It was still dark in the small apartment when Robin awoke, the deep navy blue of the twilight sky visible through the white slanted blinds overlooking the double bed. A cool autumnal breeze seeped in through the slightly ajar window, stealing its way down through the covers and causing Robin’s pale flesh to quiver. Mumbling incoherently from a restful night’s sleep, they curled the soft duvet around their body in an effort to ward off the chill, rolling towards you in the hopes of stealing a little of your body heat. As their eyes remained firmly shut, they were altogether unprepared for the unpleasant surprise of finding nothing but a lukewarm spot on an empty mattress. Grumbling, they forced their chocolaty brown eyes open, blearily scanning the darkened room and finding it difficult to distinguish form from shadow. With further senseless mouth sounds, they pushed themself to sit up against the tall headboard of the bed, brushing their straw-coloured hair away from their face as they blinked the sleep away from their eyes. Though the room itself seemed empty, a pale blue light shone against the ajar door to the bedroom, accompanied by the telltale faint clacking sounds of fingers against a keyboard and the earthy scent of a cup of freshly-brewed tea.
“Oh, bloody hell, not again,” Robin murmured, mostly to themself, but still loud enough for you to just barely hear from the other room. They didn’t so much stand up as they rolled out of bed, letting their legs swing down as they used the nightstand to support their upper body before they straightened up. Their first order of business was to shut that infernal window, the locking mechanism giving a few heavy clunks of protest before it clicked into place, dispelling the frigid draft as well as the orange glow of streetlamps still lit below, plunging the room into yet further darkness. Yawning blearily, Robin stumbled their way around the ever-so-comfortable-looking bed, forcing themself to stay on their feet and lean into the next room, hanging against the door jamb.
The main room was almost as dark as the bedroom, save for the whitish-blue illumination of a large computer screen bathing your face and the bare white wall behind you in its glow. A cup of tea sitting on your desk by your elbow steamed violently in the cool morning air, the wisps turning into silver clouds when caught by the light of your screen. Your fingers skittered across the keyboard like a mouse in search of cheese, the screen forming pale rectangular reflections in your wide, unblinking eyes. You were sitting at the very front edge of your high-backed black computer chair, your thighs hovering over thin air as you rested your elbows on your desk for extra support and stability, hunched forward with the effort. The headphones perched awkwardly on your head played the soft sounds of rain, helping to drown out the insistent whir of your computer and the low rumbles of the cars of the first early-morning commuters from the street below.
Your headphones were not quite sufficient to drown out Robin’s “Good morning,” their tone a bizarre mixture of sleepy endearment and grumbling annoyance. You barely glanced up at them, your eyes only flicking over to their tall form leaning against the door frame next to your desk for a moment before returning to the lines of text filling your screen. “Morning,” you replied flatly, your focus still entirely on your work. You didn’t even notice them moving into the room until you suddenly felt their arms draping over your neck and around your chest, their chin resting atop your head as they stole a little of your body heat.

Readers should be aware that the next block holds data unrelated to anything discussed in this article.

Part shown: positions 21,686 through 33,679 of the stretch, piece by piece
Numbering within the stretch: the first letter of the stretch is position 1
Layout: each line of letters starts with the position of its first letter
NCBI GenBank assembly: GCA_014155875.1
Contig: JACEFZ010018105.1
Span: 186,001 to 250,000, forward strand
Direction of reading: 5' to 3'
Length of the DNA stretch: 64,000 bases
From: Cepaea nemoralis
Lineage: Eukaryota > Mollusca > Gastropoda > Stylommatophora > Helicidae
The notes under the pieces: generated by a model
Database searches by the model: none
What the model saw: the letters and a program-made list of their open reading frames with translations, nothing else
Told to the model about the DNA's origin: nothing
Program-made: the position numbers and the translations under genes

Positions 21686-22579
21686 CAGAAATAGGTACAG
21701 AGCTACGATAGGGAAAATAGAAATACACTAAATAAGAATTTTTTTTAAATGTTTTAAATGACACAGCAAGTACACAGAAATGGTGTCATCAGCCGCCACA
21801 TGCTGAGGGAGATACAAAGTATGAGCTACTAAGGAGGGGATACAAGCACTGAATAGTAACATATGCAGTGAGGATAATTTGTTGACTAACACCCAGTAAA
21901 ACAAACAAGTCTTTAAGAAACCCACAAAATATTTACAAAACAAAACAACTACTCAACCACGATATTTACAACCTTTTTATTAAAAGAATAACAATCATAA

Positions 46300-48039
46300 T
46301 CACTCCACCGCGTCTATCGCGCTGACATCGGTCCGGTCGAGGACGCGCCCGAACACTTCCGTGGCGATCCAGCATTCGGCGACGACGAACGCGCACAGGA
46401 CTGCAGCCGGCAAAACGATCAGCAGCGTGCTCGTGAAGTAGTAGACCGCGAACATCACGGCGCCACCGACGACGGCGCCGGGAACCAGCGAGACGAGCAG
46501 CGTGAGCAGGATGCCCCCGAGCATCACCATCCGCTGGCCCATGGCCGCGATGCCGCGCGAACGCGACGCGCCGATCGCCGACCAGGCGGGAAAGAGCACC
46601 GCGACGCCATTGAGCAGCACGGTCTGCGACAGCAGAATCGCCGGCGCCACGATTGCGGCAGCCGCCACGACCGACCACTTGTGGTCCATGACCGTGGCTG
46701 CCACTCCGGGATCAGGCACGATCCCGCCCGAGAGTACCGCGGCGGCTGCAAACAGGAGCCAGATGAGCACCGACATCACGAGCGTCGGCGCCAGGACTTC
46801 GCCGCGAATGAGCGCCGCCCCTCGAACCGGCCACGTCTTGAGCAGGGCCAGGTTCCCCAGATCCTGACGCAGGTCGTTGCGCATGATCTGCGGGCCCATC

“You know it’s 7am, right?” Robin asked, turning your head with their chin to point at the small digits in the lower-right corner of your screen. Though you couldn’t see their face, the note of disapproval in their tone left little doubt in your mind as to their expression. “How long have you been up already?”
“Er…” You had to ponder that question for a moment, you hadn’t checked the clock in a while. “Forty-five minutes? Maybe an hour? Not sure.” The coolness of Robin’s bare forearms against your neck and shoulders sent shivers down your spine, and you couldn’t stop your breath from catching as their icy cold hands drifted seemingly innocently across your chest, leaving your skin tingling wherever their fingertips touched. For the first time in almost a full minute, your eyes blinked shut momentarily, but a moment was all Robin needed. With one thrust of their lower body, they sent the chair rolling forwards, simultaneously pulling back on your body and forcing you to slither back into the seat. Your shoulders were pressed against the back of the chair, your spine and arms forced to straighten, your rear and lower legs now fully supported by the plush cushioning of the seat. The arms of the chair thudded heavily against the wood of the desk as Robin adjusted your posture, balancing your weight with the bare minimum of movement.
“There we are,” Robin purred smoothly into your ear, moving their head to the side and pulling aside your headphones to ensure you could hear them well. “That feels a lot more comfortable, doesn’t it?” The small, meek mumble you offered in agreement stirred a rich chuckle in them, the vibrations of their laughter travelling through their cheek and into your skull. When they were this close, it was easy to detect their subtle but distinctive scent; their smooth, rich, natural musk, the bright note of day-old apple-scented shampoo, the last wisps of the their slightly woody and spicy perfume. It was equally easy to detect the return of the disapproving note in their voice when they spoke again. “I know your work is important to you, but couldn’t this’ve waited another hour or two? You still need sleep.”